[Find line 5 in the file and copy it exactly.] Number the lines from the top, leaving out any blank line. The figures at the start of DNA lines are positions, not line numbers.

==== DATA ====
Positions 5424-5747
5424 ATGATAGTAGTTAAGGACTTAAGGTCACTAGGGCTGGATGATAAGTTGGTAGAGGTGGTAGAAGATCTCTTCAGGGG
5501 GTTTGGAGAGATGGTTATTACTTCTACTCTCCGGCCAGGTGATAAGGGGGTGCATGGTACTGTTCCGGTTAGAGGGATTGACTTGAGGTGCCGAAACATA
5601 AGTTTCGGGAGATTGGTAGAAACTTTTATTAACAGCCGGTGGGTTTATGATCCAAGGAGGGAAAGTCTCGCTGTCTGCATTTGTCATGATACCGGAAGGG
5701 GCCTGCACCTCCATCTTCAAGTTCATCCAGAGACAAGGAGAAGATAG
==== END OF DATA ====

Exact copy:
5701 GCCTGCACCTCCATCTTCAAGTTCATCCAGAGACAAGGAGAAGATAG